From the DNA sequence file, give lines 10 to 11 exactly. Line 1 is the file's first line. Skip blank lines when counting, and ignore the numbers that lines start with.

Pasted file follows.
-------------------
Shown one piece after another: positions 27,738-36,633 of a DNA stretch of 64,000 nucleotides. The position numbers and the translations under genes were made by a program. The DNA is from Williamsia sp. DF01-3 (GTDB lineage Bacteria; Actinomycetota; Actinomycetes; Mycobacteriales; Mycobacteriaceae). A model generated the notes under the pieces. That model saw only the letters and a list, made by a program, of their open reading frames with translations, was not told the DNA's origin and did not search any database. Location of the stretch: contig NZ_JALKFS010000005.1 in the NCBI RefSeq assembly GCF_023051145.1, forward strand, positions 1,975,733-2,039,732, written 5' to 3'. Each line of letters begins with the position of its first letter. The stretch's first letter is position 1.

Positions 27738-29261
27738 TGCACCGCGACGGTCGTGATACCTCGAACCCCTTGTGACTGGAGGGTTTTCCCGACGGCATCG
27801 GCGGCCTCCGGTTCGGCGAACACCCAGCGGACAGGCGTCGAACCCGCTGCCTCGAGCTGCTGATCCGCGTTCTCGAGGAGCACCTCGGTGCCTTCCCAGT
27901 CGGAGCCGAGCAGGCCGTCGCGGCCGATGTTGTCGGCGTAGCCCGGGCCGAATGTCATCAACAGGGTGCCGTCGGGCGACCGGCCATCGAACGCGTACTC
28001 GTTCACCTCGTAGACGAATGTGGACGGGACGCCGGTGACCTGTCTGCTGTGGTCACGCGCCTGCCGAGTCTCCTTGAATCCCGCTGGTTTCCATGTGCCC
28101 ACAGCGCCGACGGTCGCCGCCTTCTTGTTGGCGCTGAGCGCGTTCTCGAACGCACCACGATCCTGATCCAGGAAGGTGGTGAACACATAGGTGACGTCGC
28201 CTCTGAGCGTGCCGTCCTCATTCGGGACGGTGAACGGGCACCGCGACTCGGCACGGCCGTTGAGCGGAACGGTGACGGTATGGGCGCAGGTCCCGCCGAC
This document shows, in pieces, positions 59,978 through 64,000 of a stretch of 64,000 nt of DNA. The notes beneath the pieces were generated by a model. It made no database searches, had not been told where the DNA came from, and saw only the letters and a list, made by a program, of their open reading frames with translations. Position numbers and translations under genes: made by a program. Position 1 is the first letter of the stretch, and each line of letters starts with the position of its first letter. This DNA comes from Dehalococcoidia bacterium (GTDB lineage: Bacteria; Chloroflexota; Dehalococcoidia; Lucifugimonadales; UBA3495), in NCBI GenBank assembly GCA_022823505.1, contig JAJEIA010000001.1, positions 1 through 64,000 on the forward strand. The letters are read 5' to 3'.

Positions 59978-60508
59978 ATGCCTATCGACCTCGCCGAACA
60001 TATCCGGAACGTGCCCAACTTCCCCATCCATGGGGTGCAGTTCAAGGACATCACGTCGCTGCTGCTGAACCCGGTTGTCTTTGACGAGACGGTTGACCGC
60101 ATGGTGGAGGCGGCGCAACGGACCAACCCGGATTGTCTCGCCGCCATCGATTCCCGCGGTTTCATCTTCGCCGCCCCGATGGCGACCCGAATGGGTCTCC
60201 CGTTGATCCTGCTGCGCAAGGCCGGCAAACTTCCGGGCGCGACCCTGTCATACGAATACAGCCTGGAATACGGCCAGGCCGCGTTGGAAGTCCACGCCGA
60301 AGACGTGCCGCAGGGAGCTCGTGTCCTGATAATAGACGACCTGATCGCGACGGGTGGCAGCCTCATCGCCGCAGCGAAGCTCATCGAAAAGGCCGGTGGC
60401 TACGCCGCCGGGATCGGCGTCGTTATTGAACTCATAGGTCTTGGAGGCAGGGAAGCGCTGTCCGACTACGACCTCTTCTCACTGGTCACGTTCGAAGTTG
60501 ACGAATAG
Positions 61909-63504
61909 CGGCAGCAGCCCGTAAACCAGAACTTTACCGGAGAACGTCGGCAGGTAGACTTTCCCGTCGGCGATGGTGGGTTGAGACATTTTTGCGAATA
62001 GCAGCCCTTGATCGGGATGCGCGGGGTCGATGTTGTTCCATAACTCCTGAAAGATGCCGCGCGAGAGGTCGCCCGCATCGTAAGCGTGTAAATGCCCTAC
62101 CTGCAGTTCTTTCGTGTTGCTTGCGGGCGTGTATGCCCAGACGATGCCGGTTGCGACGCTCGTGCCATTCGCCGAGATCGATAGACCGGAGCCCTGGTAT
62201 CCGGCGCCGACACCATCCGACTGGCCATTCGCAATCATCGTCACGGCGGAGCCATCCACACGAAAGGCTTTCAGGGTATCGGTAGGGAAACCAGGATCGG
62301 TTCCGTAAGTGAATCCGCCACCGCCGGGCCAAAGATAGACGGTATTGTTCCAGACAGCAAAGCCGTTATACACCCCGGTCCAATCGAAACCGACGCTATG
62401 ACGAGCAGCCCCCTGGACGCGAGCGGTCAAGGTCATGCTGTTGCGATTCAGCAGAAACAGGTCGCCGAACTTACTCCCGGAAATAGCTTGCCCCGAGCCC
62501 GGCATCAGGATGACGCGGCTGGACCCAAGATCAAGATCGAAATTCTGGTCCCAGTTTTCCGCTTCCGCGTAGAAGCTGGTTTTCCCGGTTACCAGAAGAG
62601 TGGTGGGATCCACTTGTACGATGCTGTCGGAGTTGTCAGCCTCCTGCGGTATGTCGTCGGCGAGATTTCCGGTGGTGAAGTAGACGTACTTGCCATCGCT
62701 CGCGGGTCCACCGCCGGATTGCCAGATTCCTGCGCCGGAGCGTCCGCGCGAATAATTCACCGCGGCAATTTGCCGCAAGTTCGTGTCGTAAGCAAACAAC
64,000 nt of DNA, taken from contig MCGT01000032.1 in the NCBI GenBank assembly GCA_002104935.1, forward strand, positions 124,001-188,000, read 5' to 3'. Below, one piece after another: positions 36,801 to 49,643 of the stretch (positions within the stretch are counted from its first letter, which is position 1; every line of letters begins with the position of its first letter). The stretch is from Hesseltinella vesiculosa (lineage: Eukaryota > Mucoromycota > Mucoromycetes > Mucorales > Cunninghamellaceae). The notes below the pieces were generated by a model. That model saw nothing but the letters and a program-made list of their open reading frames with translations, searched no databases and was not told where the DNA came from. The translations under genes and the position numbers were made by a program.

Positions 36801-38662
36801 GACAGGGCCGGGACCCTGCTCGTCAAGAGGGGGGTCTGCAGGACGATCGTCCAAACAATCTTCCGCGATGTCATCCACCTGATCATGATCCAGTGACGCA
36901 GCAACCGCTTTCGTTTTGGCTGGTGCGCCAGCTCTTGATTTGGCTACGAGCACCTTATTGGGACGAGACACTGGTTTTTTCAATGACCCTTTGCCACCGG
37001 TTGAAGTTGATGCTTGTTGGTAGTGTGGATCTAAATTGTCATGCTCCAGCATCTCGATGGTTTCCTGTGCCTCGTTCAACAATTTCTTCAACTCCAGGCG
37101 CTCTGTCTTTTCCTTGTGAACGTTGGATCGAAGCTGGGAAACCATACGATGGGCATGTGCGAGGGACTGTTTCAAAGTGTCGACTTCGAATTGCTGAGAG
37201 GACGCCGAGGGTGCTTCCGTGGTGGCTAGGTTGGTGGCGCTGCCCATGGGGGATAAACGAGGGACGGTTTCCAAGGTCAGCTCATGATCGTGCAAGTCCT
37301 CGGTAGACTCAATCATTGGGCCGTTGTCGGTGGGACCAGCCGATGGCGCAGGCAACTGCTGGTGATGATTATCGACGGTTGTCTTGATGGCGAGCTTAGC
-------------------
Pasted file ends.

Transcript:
Positions 59978-60508
59978 ATGCCTATCGACCTCGCCGAACA